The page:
Magnetic Chip Picker
© Frank Ford 2009; Photos by FF Please click the small photos for a better look.
Well, here's another one, just for fun.
I got the idea it would be cool to have a self-cleaning remote chip collector, and on one fated trip to the hardware store, I came home with this grabber claw:
Now, to convert it to magnetic pickup use.
The heart of the unit would be the magnet, so I started making a little pot to hold a 5/8" diameter cylindrical neodymium magnet. First I made a little steel can by drilling and finishing the hole to a flat bottom with an end mill:
I parted off the piece:
Reversing my "can" in the collet I drilled and tapped the end:
Back the other way around, I used a boring bar to enlarge the hole diameter:
I wanted a nice loose fit for a copper sleeve - in this case a regular copper pipe cap:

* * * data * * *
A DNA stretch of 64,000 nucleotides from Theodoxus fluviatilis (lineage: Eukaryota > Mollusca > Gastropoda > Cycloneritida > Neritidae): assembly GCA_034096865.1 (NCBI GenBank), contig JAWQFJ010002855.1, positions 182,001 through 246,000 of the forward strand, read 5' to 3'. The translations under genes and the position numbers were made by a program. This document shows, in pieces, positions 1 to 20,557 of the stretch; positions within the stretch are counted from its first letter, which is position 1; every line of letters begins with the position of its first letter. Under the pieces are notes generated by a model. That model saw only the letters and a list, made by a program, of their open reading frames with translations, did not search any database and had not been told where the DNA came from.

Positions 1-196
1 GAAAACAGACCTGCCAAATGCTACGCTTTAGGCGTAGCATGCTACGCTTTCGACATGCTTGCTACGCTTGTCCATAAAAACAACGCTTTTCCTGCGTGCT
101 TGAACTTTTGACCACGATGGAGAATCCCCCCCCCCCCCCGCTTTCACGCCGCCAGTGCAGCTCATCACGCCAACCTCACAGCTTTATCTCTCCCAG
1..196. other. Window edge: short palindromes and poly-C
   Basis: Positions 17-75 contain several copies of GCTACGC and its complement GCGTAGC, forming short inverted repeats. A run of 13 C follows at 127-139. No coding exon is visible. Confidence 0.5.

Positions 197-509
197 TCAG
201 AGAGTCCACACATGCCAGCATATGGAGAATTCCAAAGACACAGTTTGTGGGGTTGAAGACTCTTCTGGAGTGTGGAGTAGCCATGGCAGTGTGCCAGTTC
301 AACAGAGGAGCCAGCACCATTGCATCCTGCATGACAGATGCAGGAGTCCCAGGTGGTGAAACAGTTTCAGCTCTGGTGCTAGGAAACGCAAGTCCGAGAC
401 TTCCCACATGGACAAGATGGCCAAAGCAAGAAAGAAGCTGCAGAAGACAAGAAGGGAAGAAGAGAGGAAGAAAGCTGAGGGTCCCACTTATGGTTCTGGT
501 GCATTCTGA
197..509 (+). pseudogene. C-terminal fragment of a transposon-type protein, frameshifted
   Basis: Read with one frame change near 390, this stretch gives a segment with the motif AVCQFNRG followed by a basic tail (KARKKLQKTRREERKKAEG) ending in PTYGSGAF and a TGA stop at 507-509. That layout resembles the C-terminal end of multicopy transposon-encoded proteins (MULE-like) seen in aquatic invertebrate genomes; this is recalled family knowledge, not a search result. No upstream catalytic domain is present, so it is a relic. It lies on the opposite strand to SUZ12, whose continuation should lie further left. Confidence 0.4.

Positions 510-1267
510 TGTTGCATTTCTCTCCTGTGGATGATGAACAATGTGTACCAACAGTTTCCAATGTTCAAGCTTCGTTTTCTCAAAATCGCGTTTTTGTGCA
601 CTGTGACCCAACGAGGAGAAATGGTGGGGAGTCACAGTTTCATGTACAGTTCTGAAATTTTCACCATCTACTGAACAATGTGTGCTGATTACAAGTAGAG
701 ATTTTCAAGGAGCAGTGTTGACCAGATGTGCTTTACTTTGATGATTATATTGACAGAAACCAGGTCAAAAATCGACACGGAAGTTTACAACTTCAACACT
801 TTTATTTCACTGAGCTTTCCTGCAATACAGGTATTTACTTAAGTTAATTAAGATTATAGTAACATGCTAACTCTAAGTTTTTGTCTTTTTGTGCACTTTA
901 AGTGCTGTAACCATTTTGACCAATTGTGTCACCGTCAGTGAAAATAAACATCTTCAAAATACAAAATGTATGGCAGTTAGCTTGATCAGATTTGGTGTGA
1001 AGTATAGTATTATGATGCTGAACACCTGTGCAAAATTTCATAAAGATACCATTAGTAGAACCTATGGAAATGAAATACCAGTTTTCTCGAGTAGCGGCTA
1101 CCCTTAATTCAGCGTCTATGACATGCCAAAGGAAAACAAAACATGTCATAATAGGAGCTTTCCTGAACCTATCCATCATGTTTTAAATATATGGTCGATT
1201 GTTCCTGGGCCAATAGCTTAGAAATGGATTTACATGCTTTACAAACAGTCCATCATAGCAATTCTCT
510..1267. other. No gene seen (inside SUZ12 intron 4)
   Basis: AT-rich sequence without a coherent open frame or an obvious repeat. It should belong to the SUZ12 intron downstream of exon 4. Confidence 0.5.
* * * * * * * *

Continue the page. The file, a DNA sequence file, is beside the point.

I soft-soldered the cap in the hole, end up:
And sliced the end off by facing on the lathe
Here's my little pot now, steel bottom and sides, lined with copper
The magnet was a loose fit, and it jumped inside, bedding down solidly on the steel bottom. I added some cyanoacrylate to keep it there:
After another quick facing on the lathe, I have a neat little pot magnet, with one pole facing out, and the other wrapping around for extra strengthy grabbing power:
I made up an aluminum housing for the magnet and its retracting mechanism, but didn't take detailed photos for the rest of the project.
For the end cap, I parted off a very thin section of aluminum:
Then I drilled and bored a cylinder, tapped and countersunk holes for screws:
Here's the completed cylinder, with its 1/32" thick aluminum end, and the heads of the flat head screws cut off in a facing operation on the lathe:
I made up a brass adapter to connect the aluminum cylinder to the grabber handle, and disassembled the grabber claw to salvage its spring and rod to screw into the end of my pot magnet:
My magnetic chip picker reaches into tight areas easily:
It holds a fair wad of steel swarf for easy releasing over the trash barrel:
Ok, so I don't really use this thing all that often, but there are some projects I find myself compelled to do "just because."
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